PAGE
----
Private sector censorship a growing issue

CAMBRIDGE, Mass. (U-WIRE) — On March 15, the Mattel toy company and its subsidiary Microsystems Inc., asked a federal court in Massachusetts to prohibit two young men in Sweden and Canada from explaining to the world how their product, the Web-censorship filter Cyberpatrol, works. The Canadian and Swedish programmers took apart the Cyberpatrol program to figure out how it stored the lists of Web sites that Cyberpatrol blocks. Cyberpatrol distributes that list in encrypted form, scrambled so that no consumers who purchase the product can tell exactly what the censor they have installed is censoring.
As has happened before when such censorware was analyzed, the results of the investigation were both laughable and outrageous. A quick review of a few of the more than 80,000 sites blocked by the censorware showed large numbers of dead sites, sites with no objectionable content or sites that criticized censorware or revealed the technical inadequacies of censorware programs.
But this was only the beginning of the outrage. The plaintiff companies asked the federal judge to apply U.S. law to the two programmers, Matthew Skala of Canada and Eddie Jansson of Sweden, even though the court plainly had no jurisdiction over the defendants or their activities. They also sought orders from the U.S. judge requiring Internet service providers in Canada and Sweden to suppress Skala and Jansson’s Web sites, even though those service providers did no business in Massachusetts or anywhere else in the United States and were also not subject to the jurisdiction of an American federal court.
The bullying worked. The foreign service providers “cooperated,” shutting down the programmers’ Web sites. Skala and Jansson surrendered within days, giving Microsystems and Mattel all rights in their program, thus allowing it to be suppressed. Mattel is now seeking to have the judge in Massachusetts prohibit — in contempt of the injunction Skala and Jansson agreed to — any Web site in the world from distributing the information Skala and Jansson developed concerning Cyberpatrol.
An ugly story indeed, but behind the facts we can see some important principles concerning free speech on the Internet, about which we all should be concerned.
First, in the age of the Internet, censorship is increasingly a private rather than public function. Legislators, such as Sen. John S. McCain, R-Ariz., who advocate requiring public libraries and other entities receiving federal funds to install “filtering” software are — deliberately or not — working to create a privatized, censorship structure where companies like Mattel do the censoring.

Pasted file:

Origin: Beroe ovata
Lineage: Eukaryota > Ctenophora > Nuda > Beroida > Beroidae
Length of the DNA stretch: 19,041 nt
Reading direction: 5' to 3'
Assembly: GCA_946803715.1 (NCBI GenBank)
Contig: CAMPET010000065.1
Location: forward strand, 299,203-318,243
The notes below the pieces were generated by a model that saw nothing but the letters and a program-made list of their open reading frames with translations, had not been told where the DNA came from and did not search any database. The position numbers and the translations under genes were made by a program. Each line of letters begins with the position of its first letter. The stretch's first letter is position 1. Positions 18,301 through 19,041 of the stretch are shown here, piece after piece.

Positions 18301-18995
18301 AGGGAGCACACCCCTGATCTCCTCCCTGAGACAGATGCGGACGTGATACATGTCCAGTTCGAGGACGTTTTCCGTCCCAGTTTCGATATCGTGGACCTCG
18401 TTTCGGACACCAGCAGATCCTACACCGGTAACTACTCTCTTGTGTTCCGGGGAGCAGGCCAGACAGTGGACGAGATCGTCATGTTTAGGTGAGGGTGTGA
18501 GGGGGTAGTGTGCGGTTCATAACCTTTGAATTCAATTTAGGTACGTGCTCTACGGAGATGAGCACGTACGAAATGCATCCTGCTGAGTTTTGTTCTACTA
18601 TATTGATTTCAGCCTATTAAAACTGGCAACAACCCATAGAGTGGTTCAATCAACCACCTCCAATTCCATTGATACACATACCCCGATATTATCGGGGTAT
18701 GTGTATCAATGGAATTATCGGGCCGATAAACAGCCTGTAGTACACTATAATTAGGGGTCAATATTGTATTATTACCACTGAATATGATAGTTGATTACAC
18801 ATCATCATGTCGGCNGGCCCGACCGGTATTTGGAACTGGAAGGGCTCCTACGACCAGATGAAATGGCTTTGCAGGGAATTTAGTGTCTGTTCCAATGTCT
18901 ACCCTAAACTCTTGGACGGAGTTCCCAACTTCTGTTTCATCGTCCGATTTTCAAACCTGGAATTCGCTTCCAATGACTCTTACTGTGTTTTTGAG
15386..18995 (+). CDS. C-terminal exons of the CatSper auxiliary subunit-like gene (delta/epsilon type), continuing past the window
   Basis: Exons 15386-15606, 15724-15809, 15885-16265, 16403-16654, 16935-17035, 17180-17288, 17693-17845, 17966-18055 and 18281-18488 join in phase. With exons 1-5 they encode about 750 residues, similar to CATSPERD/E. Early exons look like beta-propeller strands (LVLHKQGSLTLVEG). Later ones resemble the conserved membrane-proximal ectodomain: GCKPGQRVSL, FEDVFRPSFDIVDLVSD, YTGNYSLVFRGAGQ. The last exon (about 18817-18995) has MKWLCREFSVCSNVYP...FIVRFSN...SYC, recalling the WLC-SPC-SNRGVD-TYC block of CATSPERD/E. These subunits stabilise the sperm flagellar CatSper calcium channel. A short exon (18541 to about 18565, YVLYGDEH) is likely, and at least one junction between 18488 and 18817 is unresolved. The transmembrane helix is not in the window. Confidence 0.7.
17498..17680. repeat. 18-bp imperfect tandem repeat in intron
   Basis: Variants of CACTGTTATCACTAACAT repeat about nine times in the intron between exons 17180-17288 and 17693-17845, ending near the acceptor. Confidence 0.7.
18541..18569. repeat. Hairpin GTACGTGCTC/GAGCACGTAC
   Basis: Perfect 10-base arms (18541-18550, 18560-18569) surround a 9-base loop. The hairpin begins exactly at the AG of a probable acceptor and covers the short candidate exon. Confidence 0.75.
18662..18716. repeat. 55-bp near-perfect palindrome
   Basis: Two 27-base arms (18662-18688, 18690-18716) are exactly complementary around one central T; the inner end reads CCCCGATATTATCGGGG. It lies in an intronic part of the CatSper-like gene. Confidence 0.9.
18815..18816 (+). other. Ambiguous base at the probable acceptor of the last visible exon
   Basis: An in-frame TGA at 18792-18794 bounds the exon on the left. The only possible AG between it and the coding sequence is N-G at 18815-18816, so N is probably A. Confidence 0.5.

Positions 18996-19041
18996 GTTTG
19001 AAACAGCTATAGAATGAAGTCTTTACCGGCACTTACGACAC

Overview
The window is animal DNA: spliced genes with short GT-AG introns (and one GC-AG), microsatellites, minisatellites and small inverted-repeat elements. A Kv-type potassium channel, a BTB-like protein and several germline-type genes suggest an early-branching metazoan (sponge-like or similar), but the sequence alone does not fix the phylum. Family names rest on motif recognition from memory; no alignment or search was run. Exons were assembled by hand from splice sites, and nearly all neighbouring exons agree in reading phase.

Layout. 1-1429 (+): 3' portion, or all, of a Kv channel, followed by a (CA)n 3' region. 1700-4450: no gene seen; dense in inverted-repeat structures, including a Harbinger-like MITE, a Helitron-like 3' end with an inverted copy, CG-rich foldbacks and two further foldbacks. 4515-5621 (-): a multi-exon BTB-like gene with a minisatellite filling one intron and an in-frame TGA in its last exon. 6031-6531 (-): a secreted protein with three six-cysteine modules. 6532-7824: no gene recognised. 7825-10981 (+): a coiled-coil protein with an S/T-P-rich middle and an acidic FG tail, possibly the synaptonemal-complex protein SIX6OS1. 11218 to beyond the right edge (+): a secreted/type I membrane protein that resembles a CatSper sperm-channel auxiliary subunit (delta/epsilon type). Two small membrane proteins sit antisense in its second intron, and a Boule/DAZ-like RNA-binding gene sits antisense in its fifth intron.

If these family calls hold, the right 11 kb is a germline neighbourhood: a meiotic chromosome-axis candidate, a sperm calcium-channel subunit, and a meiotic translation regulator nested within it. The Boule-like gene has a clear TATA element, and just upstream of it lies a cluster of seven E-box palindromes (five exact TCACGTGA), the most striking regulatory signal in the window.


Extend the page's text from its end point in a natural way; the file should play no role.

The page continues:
Second, these private censors are working to create a legal climate in which every attempt to resist censorship, explain how censorship functions or even subject censorware to normal consumer protection principles, is prohibited. These aren’t free speech issues, the lawyers for the new corporate censors say, but simple problems of “copyright infringement” or “trade secrets.”
“It’s our program,” they say. “Just because you bought a copy doesn’t mean you’re allowed to understand how it functions, or tell anyone else what you know about it.” One must not publicize the stupidities of censorship; that would be violating sacred intellectual property rights.
Third, because information available on the Web has to be prohibited globally in order to be prohibited at all, the private censors are working to bend the long-traditional rules that limit the power of courts to act within their own territorial jurisdictions. Suddenly those of us who study these issues are seeing an explosion of requests to state and federal courts in the United States to enjoin linking and distribution throughout the Web. So might a court in Iraq or Cuba tell U.S. citizens in the United States what they can and cannot read? Of course not. But a U.S. court can censor citizens of Canada and Sweden, or enjoin “mirror sites” located all over the world. That’s not the rule of law, just corporate imperialism.
Last, but by no means least, these cases show a disturbing trend among corporations that market to young people, who are suing, punishing and bullying their own customer base. A Norwegian 16-year-old, Jon Johansen, is under criminal prosecution in Norway, at the behest of American movie studios, for releasing a program that helps to play DVD movies on non-Windows computers, but could also theoretically be used to make unauthorized copies of those DVDs. The Recording Industry Association of America is suing to prohibit distribution of Napster, a program for sharing MP3 music files, used by hundreds of thousands of mostly young music lovers around the world. And Mattel, a company that makes products only young people use, is bullying their own market, trying to prohibit criticism of the censorware they sell to adults to control young people’s reading.
The arrogance of businesses that intimidate their own customers is hard to fathom because it is so utterly counterproductive. Who will buy the movies, the music and the Mattel toys once those corporations have made themselves infamous throughout the Internet for prosecuting and harassing children? Private censorship through the intellectual property system is disgusting, but when practiced against one’s own present and future customers it is also foolish. Perhaps mobilized consumers, boycotting products made by companies that sue to censor young people, will help those companies learn the error of their ways.
Eben Moglen’s column originally appeared in Tuesday’s Harvard University paper, the Harvard Crimson.